The filtered left and right signals are also fed to a multiplier circuit 55 which forms a phase comparator of such a nature that its output is dependent only on correlated information. This output is smoothed by a circuit 57.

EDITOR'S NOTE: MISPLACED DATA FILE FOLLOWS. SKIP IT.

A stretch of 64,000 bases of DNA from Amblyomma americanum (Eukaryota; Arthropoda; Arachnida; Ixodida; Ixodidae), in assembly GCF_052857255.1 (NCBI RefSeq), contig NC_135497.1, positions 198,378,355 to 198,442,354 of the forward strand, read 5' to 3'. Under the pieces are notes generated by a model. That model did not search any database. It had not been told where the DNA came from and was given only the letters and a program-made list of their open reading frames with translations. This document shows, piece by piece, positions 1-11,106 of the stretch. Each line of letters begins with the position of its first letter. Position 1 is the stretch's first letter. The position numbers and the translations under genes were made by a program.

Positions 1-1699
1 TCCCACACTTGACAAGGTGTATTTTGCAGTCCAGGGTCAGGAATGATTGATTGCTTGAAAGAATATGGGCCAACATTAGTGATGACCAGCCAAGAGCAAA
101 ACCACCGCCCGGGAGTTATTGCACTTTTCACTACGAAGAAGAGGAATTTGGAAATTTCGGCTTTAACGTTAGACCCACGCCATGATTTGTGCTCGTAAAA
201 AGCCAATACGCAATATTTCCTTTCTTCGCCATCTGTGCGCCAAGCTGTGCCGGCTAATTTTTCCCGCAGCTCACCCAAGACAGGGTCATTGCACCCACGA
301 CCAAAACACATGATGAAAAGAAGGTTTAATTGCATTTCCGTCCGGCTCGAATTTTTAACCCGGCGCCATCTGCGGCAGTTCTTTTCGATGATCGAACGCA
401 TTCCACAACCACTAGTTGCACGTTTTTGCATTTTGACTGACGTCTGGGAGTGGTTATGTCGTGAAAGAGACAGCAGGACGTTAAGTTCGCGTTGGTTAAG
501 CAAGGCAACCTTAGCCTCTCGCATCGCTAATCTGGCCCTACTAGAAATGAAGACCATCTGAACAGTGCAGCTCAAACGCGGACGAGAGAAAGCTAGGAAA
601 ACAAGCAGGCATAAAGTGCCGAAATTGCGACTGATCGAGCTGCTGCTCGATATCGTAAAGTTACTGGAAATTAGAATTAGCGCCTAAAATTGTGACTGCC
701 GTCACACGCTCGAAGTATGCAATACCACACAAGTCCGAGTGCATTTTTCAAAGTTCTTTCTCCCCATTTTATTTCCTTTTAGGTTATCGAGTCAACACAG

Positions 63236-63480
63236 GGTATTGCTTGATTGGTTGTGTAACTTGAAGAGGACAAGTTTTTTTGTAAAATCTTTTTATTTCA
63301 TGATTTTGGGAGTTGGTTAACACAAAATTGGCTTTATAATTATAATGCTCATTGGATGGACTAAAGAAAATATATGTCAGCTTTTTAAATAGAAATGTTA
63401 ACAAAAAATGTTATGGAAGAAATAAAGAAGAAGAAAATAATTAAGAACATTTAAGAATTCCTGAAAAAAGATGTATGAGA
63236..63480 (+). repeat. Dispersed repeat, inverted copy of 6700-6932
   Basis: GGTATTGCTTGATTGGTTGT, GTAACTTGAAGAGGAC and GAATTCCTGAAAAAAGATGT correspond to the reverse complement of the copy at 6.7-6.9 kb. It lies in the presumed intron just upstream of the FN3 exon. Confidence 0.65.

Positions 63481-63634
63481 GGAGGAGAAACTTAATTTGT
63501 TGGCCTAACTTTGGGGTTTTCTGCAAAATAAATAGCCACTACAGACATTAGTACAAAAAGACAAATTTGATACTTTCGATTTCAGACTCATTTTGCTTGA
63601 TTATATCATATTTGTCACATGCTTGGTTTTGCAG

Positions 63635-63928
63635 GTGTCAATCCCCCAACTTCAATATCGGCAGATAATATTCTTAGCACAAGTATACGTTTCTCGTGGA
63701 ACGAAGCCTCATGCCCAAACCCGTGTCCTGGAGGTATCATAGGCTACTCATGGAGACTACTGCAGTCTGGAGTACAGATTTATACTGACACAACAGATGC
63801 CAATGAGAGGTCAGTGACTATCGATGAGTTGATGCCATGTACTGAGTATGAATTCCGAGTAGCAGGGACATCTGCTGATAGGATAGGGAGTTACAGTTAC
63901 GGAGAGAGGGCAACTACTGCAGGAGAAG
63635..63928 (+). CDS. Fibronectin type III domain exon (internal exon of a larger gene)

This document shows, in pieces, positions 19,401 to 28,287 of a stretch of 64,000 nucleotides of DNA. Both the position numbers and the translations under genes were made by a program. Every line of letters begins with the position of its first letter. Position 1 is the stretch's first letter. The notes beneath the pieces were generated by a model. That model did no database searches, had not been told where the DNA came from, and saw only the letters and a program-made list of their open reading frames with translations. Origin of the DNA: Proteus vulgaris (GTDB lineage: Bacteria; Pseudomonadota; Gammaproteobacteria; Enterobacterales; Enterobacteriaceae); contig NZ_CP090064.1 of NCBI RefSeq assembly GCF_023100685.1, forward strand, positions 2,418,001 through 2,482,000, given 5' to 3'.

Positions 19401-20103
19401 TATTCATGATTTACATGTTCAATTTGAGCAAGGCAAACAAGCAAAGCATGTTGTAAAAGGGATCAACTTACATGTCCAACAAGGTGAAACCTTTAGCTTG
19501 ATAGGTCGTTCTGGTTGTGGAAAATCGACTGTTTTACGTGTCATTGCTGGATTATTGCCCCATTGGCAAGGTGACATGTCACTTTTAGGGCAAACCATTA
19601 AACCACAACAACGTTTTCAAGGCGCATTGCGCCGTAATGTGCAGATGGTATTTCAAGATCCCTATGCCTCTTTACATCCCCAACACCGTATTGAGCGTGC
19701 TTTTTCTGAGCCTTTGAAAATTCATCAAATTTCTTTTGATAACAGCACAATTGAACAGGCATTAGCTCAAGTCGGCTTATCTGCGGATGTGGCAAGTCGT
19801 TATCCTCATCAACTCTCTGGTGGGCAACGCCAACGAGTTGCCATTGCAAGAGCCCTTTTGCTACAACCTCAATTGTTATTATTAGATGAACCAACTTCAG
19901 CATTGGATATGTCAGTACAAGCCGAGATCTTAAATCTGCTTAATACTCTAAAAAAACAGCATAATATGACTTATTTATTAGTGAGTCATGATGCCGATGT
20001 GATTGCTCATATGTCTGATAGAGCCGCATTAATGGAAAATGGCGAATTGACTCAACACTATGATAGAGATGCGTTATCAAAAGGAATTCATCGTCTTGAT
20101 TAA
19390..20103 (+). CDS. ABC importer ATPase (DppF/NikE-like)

The smoothed correlated information is fed to a comparator 59, to be compared in amplitude to the smoothed peak signal level from the combiner 56. In the presence of only centre screen information (mono), there is a substantial output from smoothing circuit 57 and the comparator switches one way. When stereo information is present, the correlated information from the smoothing circuit 57 will be small compared with the signal from the smoothing circuit 58, and this will switch the comparator the other way. The state of the comparator 59 is in fact determined by the relative levels of the total information signal (from combiner 56) and the correlated information signal (from multiplier 55). The total information signal can be fed to the comparator 59 via an attenuator 58A. This attenuator determines the proportion of correlated information to total information signal level required for the comparator to consider the mono mode to exist. This feature allows for the fact that there may be some amplitude imbalance or slight delay or phase shift between the two channels. The comparator 59 thus compares the correlated signal with a threshold which is determined as a proportion of the total information signal.